This bootleg offers fascinating live tracks from Can at the height of the band's career, recorded in Berlin in June 1971, about the time that the masterpiece Tago Mago was hitting the shelves of record stores. Mother Sky finds the group improvising with incredible energy and creativity, at times veering into sheer noise as vocalist Damo Suzuki screams possessed while everyone else pounds away at maximum volume, at other moments creating ambient collages of sound. Clocking in at almost 20 minutes, "Stand So High," a track not on any of their studio albums, begins slowly but soon picks up speed, as the group improvises fluidly without losing its propulsive rhythm. The piece moves through different phases, and soon becomes driven by Irmin Schmidt's rapid-fire piano chords rolling up and down the scales. The even longer "Bring Me Tea or Coffee" follows, and while one might think this was a version of Tago Mago's "Bring Me Coffee or Tea," it's something completely different, another long, flowing improvisation with Suzuki gibbering insanely and some driving guitar stuff. To add to the confusion, "I Don't Care" actually does offer the riffs and rhythms of the above-mentioned Tago Mago track, though with Suzuki yelling "I don't care" through most of it. "Mother Sky" and "Spoon" diverge radically from the studio album versions. On "Mother Sky," Suzuki adds more vocals while the band makes the song rock harder, and toward the end the whole thing picks up frenetic speed like a runaway train flying down a mountain. "Spoon" sounds completely different than the studio version recorded six months later, as it almost seems like the band is inventing the piece for the first time. What is usually one of Can's tightest works begins with a very free-form approach here, like the more experimental abstract pieces on Tago Mago and Ege Bamyasi, until eventually the "Spoon" keyboard line begins to emerge and coaxes the others into a prototype of "Spoon." Suzuki begins to sing the familiar lyrics while the group tears into the piece with a punk-like speed and ferocity. The sound quality on the CD is not all that great, especially blurring Jaki Liebezeit's incredible percussion work, but the excellent performances of material that is either new or drastically reworked make up for the mediocre sound.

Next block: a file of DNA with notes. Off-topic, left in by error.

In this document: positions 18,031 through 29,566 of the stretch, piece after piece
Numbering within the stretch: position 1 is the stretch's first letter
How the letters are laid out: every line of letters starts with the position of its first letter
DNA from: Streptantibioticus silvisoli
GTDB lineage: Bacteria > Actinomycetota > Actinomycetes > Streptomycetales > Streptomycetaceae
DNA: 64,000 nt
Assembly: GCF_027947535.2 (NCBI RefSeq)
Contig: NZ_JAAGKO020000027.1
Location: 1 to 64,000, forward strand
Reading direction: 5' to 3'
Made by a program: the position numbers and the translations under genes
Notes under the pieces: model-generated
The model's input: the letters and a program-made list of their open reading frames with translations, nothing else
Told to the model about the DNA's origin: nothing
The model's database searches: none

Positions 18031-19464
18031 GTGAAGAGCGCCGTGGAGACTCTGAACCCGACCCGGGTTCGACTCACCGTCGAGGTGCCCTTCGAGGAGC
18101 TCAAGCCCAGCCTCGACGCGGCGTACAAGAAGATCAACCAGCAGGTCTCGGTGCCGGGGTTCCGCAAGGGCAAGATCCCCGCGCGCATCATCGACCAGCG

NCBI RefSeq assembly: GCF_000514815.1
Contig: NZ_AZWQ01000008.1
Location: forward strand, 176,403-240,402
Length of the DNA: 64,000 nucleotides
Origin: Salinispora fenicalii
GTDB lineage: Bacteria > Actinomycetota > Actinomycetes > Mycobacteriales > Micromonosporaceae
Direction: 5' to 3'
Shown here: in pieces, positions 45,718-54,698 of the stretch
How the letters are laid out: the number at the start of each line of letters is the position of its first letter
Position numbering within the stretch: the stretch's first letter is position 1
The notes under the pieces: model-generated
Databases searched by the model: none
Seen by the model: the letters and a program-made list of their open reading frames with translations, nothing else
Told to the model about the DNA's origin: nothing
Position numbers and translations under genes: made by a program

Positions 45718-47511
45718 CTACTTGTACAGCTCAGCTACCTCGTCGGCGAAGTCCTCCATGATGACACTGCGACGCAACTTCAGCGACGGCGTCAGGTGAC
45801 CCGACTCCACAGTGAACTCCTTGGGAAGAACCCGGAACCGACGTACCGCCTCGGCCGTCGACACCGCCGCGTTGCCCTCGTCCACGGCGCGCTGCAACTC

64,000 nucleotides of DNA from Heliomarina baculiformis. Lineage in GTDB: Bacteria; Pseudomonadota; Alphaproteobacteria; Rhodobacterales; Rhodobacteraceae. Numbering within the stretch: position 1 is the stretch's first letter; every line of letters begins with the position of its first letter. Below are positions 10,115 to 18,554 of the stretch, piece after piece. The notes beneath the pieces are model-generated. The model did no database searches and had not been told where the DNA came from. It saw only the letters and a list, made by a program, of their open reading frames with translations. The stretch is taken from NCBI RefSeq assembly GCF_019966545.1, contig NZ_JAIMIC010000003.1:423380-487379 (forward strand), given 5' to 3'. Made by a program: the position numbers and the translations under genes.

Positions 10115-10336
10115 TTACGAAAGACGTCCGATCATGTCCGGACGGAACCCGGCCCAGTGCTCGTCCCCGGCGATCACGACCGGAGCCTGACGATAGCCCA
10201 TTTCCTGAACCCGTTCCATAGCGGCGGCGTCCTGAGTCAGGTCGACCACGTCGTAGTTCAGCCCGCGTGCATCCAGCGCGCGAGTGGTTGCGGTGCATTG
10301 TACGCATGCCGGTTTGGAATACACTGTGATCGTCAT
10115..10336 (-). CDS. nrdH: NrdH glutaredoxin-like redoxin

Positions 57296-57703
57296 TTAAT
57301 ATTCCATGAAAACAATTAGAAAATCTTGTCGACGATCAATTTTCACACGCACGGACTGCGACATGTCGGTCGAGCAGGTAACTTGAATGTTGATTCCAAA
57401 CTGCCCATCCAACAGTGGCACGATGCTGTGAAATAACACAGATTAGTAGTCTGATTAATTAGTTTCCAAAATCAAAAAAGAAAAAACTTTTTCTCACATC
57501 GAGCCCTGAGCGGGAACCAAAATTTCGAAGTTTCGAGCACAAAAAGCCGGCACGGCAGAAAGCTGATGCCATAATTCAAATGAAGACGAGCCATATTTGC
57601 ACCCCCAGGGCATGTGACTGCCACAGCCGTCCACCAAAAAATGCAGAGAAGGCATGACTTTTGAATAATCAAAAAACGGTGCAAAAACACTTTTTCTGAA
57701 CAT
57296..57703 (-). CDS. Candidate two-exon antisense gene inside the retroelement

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AllMusic Review by Rolf Semprebon